Niraparib (Zejula®) was approved in October 2019 for patients with homologous recombination deficiency (HRD)-positive advanced ovarian, fallopian tube, or primary peritoneal cancer.
Poly (ADP-ribose) polymerase (PARP) inhibitor
Maintenance treatment of adult patients with recurrent epithelial ovarian, fallopian tube, or primary peritoneal cancer who are in complete or partial response to platinum-based chemotherapy
Treatment of adults with advanced ovarian, fallopian tube, or primary peritoneal cancer who have been treated with three or more prior chemotherapy regimens whose cancer is associated with HRD-positive status defined by either
- A deleterious or suspected deleterious BRCA mutation
- Genomic instability and progression more than six months after response to the last platinum-based chemotherapy
300 mg, once daily
Orally, with or without food
More than 10% of patients in clinical trials experienced nausea, fatigue, thrombocytopenia, anemia, vomiting, constipation, abdominal pain, musculoskeletal pain, decreased appetite, neutropenia, insomnia, headache, dyspnea, diarrhea, hypertension, cough, dizziness, hypomagnesemia, urinary tract infection, acute kidney injury, or white blood cell count decrease. Serious side effects include myelodysplastic syndrome/acute myeloid leukemia, bone marrow suppression, cardiovascular changes, and embryo-fetal toxicity.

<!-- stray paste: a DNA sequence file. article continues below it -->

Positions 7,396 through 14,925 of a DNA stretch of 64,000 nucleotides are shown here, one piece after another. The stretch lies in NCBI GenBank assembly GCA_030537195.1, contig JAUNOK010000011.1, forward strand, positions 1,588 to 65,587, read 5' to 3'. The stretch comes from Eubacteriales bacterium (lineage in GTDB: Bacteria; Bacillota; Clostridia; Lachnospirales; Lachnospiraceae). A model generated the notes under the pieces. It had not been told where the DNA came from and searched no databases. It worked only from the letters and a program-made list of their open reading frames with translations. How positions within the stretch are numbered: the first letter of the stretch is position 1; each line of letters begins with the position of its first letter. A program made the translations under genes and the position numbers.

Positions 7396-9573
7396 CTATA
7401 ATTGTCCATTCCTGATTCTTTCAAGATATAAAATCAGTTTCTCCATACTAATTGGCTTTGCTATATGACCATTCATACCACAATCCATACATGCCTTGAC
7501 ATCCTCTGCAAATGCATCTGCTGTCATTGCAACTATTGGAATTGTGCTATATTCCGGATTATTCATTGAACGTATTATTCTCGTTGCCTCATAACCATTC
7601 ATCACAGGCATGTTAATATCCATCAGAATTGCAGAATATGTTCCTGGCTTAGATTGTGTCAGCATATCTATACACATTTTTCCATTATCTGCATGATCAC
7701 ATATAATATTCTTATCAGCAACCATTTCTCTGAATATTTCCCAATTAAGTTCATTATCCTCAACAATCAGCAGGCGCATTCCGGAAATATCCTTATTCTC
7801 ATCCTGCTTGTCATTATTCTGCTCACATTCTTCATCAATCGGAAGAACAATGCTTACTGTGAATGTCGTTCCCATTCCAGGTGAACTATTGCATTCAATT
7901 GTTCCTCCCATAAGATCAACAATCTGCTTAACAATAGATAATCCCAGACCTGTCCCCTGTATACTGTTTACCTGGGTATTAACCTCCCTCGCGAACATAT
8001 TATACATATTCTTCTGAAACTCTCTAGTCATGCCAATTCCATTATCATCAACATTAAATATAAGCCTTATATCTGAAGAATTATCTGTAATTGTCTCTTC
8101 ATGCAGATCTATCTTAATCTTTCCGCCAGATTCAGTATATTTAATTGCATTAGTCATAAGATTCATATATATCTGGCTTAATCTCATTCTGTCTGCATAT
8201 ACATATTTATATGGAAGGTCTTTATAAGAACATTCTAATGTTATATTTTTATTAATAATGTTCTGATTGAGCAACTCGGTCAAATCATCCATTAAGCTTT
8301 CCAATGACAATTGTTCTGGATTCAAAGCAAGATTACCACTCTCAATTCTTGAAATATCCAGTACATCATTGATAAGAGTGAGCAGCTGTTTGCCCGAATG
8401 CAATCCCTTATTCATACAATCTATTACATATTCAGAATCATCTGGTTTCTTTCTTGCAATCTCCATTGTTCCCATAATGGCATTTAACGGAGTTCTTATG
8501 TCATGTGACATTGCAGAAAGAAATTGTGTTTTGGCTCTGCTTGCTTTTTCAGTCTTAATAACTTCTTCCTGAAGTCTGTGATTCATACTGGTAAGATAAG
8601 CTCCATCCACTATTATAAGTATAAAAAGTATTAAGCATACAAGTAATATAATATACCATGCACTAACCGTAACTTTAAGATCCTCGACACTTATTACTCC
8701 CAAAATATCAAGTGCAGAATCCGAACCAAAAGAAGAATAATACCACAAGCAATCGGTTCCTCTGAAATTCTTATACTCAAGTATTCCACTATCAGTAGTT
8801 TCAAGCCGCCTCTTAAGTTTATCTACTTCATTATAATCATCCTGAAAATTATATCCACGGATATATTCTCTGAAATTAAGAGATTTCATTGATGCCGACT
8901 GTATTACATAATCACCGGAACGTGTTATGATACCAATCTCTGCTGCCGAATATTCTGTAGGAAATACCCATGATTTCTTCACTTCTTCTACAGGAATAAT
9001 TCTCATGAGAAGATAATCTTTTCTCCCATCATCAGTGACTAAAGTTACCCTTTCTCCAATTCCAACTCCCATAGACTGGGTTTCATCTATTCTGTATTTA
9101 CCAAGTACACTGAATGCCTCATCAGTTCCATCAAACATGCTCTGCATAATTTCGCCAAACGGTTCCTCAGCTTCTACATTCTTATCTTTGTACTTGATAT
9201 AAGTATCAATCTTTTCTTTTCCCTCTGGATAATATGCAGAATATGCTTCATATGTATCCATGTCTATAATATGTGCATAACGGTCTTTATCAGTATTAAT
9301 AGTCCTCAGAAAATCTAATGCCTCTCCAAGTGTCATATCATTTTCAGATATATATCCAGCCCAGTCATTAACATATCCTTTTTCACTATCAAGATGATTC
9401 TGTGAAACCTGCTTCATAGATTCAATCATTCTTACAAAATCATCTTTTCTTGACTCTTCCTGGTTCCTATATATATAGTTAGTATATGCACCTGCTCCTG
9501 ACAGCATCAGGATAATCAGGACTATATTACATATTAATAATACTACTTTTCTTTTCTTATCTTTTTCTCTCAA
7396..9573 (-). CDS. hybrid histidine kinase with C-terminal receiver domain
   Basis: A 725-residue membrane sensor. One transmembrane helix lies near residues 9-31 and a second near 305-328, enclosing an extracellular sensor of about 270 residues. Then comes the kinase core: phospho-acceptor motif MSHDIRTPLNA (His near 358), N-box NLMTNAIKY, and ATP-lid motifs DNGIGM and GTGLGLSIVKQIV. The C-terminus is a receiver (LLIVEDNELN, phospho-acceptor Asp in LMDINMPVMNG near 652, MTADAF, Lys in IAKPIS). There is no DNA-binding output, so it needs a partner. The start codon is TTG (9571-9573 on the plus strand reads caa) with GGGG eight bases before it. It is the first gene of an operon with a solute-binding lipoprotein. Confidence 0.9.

Monitor complete blood counts weekly for the first month of therapy, then monthly for the next 11 months, and periodically thereafter for clinically significant changes. Hypertension and hypertensive crisis have been reported in patients on niraparib; monitor blood pressure and heart rate at least weekly for the first two months of therapy, then monthly for the first year, and periodically thereafter. Dose modifications may be indicated for hematologic and nonhematologic adverse reactions; see full prescribing information for dose modifications. A pregnancy test is recommended prior to starting treatment.
No clinical drug interaction studies have been performed.
Swallow the capsule whole without cutting or crushing it. Store the medication at room temperature away from light and moisture. Take the dose at bedtime to assist in reducing nausea. If you vomit or miss a dose, take the next one at the regular time. Do not take additional doses. Female patients of reproductive potential must use effective contraception during treatment and for at least six months after the last dose; breastfeeding is not advised during treatment and for one month following the last dose. Contact your healthcare provider if you experience weakness, fever, weight loss, bruising, bleeding easily, blood in urine or stool, or increased blood pressure.
No differences in safety and effectiveness were observed in patients aged 65 or older versus younger patients, although greater sensitivity for some older adults cannot be ruled out.
Niraparib is genotoxic and has the potential to cause teratogenicity in humans.
Information is available at Tesaro’s website or by calling 844-283-7276.